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Constitutional Law I
Temple University School of Law
Rahdert, Mark C.

Constitutional Law Outline
I. Introduction to the Constitution
a. The Idea of Judicial Review
i. Marbury v. Madison – established the authority for the judiciary to review the constitutionality of executive and legislative actions.
1. Authority for judicial review over executive acts
2. Holds that Congress can’t expand the original jurisdiction of the Supreme Court beyond the enumerations in Article III. Maximum jurisdiction of the federal court.
3. Authority for judicial review of legislative acts – it’s “emphatically the province and duty of the judicial department to say what the law is”
Those who apply the law must interpret it.
ii. Martin v. Hunter’s Lessee – established authority for the Supreme Court to review state court decisions
1. Argument that the Constitution presumed that the Supreme Court could review state court decisions. The Constitution created the Supreme Court and gave Congress discretion whether to create lower federal courts. If Congress chose not to establish any lower tribunals, the Sup. Court would be powerless to hear any cases except for those few that fit within its enumerated, original jurisdiction, unless it could review state court rulings.
2. Constitution recognizes that there may be state biases à there’s a need for Supreme Court review to ensure uniformity in the interpretation of Federal Law.
iii. Cooper v. Aaron – established that Supreme Court had the authority to review the constitutionality of state laws and the actions of state officials.
II. Legislative Power
a. Doctrine of Implied Powers
i. McCulloch v. Maryland – established that Congress had the authority to create the Bank of the United States based on (a) historical practice (establishment of the 1st bank of the US as a justification for the 2nd); rejected the argument that states have ultimate sovereignty since they ratified the Constitution. He stated that the people ratified the Constitution, so the people hold ultimate sovereignty.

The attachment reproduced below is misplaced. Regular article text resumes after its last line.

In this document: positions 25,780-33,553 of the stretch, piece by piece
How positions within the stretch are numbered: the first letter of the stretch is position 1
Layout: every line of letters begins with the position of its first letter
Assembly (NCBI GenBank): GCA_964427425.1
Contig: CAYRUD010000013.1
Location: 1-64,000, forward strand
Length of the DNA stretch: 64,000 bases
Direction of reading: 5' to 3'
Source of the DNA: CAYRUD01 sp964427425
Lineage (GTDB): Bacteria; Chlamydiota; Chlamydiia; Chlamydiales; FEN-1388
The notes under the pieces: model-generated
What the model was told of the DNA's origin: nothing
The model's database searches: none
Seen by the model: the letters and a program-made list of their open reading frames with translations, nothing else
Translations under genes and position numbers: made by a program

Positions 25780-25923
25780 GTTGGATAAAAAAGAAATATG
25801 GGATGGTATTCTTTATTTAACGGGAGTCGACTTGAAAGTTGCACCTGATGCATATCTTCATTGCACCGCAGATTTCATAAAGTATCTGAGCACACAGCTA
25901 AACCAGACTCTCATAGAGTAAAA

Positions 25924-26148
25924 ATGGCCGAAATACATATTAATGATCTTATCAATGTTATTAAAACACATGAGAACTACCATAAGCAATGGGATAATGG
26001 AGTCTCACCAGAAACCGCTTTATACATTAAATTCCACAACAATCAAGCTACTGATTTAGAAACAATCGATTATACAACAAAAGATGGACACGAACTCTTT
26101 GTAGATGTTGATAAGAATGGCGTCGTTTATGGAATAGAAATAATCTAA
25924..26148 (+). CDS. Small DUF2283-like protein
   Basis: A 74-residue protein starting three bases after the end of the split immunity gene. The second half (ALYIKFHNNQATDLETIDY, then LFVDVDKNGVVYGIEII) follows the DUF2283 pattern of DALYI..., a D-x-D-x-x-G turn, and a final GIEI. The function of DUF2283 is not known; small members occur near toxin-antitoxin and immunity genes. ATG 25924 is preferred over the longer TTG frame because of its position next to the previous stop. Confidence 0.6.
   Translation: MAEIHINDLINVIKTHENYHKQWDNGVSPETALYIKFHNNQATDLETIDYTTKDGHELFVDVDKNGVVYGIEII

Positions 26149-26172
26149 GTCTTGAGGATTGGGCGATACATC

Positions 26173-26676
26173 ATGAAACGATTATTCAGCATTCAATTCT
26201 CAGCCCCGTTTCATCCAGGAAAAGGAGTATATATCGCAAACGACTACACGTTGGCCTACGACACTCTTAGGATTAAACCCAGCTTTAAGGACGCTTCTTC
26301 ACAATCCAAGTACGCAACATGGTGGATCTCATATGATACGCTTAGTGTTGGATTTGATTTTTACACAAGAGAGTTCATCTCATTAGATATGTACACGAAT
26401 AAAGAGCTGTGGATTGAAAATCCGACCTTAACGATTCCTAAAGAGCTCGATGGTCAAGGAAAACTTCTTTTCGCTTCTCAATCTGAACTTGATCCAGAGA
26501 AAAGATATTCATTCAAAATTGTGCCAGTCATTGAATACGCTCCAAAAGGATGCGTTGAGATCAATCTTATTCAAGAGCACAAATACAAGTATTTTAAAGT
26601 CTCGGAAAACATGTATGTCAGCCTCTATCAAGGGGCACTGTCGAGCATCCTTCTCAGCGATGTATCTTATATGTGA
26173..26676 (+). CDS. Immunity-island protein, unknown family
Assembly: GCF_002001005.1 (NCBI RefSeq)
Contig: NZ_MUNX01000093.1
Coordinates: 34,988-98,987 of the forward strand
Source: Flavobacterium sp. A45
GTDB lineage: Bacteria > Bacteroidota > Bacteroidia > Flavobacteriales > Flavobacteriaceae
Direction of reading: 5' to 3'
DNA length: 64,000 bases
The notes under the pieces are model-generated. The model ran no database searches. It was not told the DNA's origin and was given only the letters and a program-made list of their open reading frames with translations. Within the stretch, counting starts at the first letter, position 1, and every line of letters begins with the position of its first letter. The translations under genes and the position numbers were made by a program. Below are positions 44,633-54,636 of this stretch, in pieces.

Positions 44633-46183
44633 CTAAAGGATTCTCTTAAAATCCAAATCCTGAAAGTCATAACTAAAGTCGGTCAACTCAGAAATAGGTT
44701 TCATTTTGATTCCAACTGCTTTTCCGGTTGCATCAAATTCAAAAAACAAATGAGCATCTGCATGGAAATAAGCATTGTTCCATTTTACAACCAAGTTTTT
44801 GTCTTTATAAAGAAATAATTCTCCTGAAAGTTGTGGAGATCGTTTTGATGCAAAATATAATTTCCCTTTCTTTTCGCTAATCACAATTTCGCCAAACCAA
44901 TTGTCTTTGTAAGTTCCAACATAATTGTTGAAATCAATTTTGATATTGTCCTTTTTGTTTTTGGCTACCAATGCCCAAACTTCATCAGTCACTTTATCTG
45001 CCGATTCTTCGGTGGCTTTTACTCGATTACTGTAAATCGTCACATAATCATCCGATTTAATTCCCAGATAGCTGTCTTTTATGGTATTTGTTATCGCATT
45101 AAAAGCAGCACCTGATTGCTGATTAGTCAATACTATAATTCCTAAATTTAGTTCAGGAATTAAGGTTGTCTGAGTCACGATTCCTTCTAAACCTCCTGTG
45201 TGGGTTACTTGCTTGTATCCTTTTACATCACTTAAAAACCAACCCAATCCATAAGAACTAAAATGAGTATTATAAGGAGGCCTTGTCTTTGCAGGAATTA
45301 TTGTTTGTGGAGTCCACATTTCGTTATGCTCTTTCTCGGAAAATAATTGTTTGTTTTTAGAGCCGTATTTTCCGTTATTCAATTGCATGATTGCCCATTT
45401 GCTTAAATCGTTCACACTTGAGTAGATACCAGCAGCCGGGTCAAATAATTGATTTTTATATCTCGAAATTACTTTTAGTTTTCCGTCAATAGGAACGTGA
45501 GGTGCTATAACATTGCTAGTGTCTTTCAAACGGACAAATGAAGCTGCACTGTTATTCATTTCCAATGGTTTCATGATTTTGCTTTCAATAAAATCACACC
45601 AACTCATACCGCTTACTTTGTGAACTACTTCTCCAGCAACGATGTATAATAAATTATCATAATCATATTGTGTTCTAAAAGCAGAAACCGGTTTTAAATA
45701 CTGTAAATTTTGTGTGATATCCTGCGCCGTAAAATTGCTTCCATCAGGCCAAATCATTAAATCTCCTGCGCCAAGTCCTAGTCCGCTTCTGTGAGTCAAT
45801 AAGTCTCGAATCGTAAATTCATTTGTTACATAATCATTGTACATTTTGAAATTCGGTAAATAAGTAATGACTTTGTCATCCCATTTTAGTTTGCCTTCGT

1. Federal government is supreme over the states, and states have no authority to negate federal actions
2. Expansively defines the scope of Congress’s powers, by invoking the necessary and proper clause, and finding that necessary is a broad use. It finds that Congress may use any means – “Let the end be legitimate, let it be within the scope of the constitut

’s a complete power that may be exercised to its utmost extent.
ii. After Gibbons, Congress started to use the Commerce Clause more extensively to regulate business.
1. In the 1890s, the Supreme Court narrowed the scope of Congress’s commerce power based on an expressed concern for leaving regulatory matters to the state governments.
2. Application of 10th Amend. To reserve a zone of activities for exclusive state control and invalidation of federal laws within Congress’s commerce power that usurped state prerogatives
3. Commitment to laissez-faire, unregulated economy à hostility to government’s regulations
iii. Early 20th Century View (limited Fed. Commerce Power)
1. Period when the Supreme Court actively used judicial review to invalidate federal and state laws. Three main doctrines developed during this period. Court applied them mostly with regard to economic regulation, not as much to federal morals regulation.